[ v51 p733 ]
The decision of the Authority follows:
51 FLRA No. 63
FEDERAL LABOR RELATIONS AUTHORITY
NATIONAL EDUCATION ASSOCIATION
OVERSEAS EDUCATION ASSOCIATION
LAUREL BAY TEACHERS ASSOCIATION
U.S. DEPARTMENT OF DEFENSE
DEPARTMENT OF DEFENSE DOMESTIC SCHOOLS
LAUREL BAY DEPENDENTS SCHOOLS
ELEMENTARY AND SECONDARY SCHOOLS
LAUREL BAY, SOUTH CAROLINA
DECISION AND ORDER ON NEGOTIABILITY ISSUES
January 11, 1996
Before the Authority: Phyllis N. Segal, Chair; and Tony Armendariz, Member.
I. Statement of the Case
This case is before the Authority on an appeal filed by the Union under section 7105(a)(2)(E) of the Federal Service Labor-Management Relations Statute (the Statute), and concerns the Agency's duty to bargain over two provisions of a Memorandum of Understanding (MOU) that were disapproved by the Agency head under section 7114(c) of the Statute.(1)
For the reasons that follow, we direct the Agency to rescind its disapproval of the first disputed sentence of Provision 1 and all of Provision 2. We dismiss the petition for review as to both the second and the final disputed sentences of Provision 1.
In particular, we find that the first disputed sentence of Provision 1, providing for a "normal duty day" extending from 7:45 to 3:15, is within the duty to bargain. We dismiss the petition for review concerning the second disputed sentence of Provision 1, enumerating activities for which employees will be expected to work an "extended work day," because the Union has not created a record sufficient for us to determine whether it is within the duty to bargain. We find that the last disputed sentence of Provision 1, permitting certain employees to leave work following the dismissal of students on the Friday of conference week, is outside the duty to bargain because it affects the exercise of management's right to assign work, within the meaning of section 7106(a)(2)(B) of the Statute, and the Union has not demonstrated how the sentence would constitute an appropriate arrangement under section 7106(b)(3) of the Statute. Finally, we find that Provision 2, providing for the integration of the dates and times of scheduled Union meetings into the school calendar, does not affect the exercise of management's right to assign work, within the meaning of section 7106(a)(2)(B), and is within the duty to bargain.
II. Provision 1
Section 1. Professional Employee Work Day
The normal duty day for all professional employees will be 7:45 to 3:15. However, teachers are expected to work an extended work day for the following required activities:
- PTO Meetings (Open House) and all other activities when the activity involves the teacher's class.
- Routinely scheduled Parent Teacher conferences and special conferences as deemed necessary.
- Case Study/Pre-Referral team meetings.
- Grade Level Meetings that are relevant to the teacher's class.
- Faculty/Staff Meetings.
Teachers will be required to volunteer for at least one committee during the school year.
Required conferences will be scheduled by the teacher during the conference week starting at 1:15 Tuesday through Friday. A work day will precede conference week. When a teacher has completed all scheduled conferences, he/she may leave after the children are dismissed on Friday. Any teacher not involved in conferences will work a regular schedule each day of conference week.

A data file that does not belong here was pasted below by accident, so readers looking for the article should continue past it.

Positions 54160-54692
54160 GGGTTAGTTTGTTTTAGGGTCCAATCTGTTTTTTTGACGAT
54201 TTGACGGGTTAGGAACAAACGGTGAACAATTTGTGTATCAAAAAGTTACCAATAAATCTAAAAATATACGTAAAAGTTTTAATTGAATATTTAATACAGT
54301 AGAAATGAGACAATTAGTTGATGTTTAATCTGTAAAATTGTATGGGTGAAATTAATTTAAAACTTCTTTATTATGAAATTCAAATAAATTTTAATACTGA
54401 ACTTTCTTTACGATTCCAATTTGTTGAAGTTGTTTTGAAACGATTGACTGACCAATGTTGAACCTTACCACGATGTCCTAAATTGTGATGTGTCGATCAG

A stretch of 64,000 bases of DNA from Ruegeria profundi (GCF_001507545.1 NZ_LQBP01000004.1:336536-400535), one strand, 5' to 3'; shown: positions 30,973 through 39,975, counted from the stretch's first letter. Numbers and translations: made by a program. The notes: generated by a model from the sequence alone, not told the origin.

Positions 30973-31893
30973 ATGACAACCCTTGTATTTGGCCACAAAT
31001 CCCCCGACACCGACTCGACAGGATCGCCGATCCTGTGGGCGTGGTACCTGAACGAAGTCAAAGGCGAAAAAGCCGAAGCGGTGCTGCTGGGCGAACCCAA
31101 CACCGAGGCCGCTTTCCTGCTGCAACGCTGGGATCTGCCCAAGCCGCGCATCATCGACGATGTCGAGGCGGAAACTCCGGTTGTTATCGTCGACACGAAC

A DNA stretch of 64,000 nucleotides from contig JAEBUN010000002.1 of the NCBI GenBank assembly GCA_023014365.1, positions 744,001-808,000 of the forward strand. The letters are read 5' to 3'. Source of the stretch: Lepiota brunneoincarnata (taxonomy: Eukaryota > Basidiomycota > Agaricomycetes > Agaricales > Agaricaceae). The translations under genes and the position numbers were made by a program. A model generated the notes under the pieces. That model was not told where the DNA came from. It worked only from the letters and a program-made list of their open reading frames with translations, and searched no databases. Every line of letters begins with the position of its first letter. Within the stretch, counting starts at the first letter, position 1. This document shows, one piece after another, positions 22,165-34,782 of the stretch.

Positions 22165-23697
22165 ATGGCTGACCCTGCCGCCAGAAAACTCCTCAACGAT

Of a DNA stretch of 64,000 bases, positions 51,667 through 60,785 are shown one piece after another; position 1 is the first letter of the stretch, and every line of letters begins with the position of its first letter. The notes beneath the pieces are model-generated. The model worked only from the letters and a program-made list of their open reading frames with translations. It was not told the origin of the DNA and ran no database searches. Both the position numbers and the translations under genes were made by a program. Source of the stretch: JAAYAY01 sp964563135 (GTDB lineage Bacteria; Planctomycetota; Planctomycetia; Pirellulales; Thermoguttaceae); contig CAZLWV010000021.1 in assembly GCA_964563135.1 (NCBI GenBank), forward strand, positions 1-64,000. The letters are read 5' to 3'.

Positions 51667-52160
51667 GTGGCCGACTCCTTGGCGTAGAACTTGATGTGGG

[Only the underlined portions of the provision are in dispute.]
A. Positions of the Parties
The Agency head disapproved only three of the six sentences in Provision 1. As to the first, the Agency asserts that the sentence conflicts with its right to determine its mission by limiting when mission-related instructional services can be provided to students. The Agency relies on the Authority's decision in American Federation of Government Employees, Local 3231 and Social Security Administration, 22 FLRA 868, 869-70 (1986) (Social Security Administration).(2) As to the second disputed sentence, the Agency asserts a conflict with its right to assign work by preventing it "from assigning any other activity not listed in the provision." Statement of Position at 2. Finally, as to the last disputed sentence of Provision 1, the Agency asserts a conflict with its right to assign work by limiting the duties that can be assigned during the normal work day.
The Union states that Provision 1 does not interfere with any management rights because it resulted from "bargaining over pay[,]" and is merely an attempt "to define, for pay purposes, what would constitute a normal duty day."(3) Petition for Review at 2. The Union maintains that "to bargain fair compensation for services performed, it must first be established what the employee will be doing and for how long[.]" Reply Brief at 3. The Union asserts that the provision does not prohibit management from varying employees' schedules because that right is "implicit by the nature of the laws governing labor-management relations." Id. at 5. In support, the Union contends that Provision 1 is consistent with proposals that the Authority held to be within the duty to bargain in Fort Bragg (Proposals 3 and 6).(4) In addition, the Union argues that the provision should be "compared" to one found within the duty to bargain as an appropriate arrangement in American Federation of Government Employees, Local 3157 and U.S. Department of Agriculture, Federal Grain Inspection Service, 44 FLRA 1570 (1992) (Federal Grain Inspection Service). Reply Brief at 4. The Union asserts that the Agency's interpretation of the second disputed part of Provision 1 "place[s] an artificial limitation on management's own right to assign work and contradicts established labor-management practices." Id.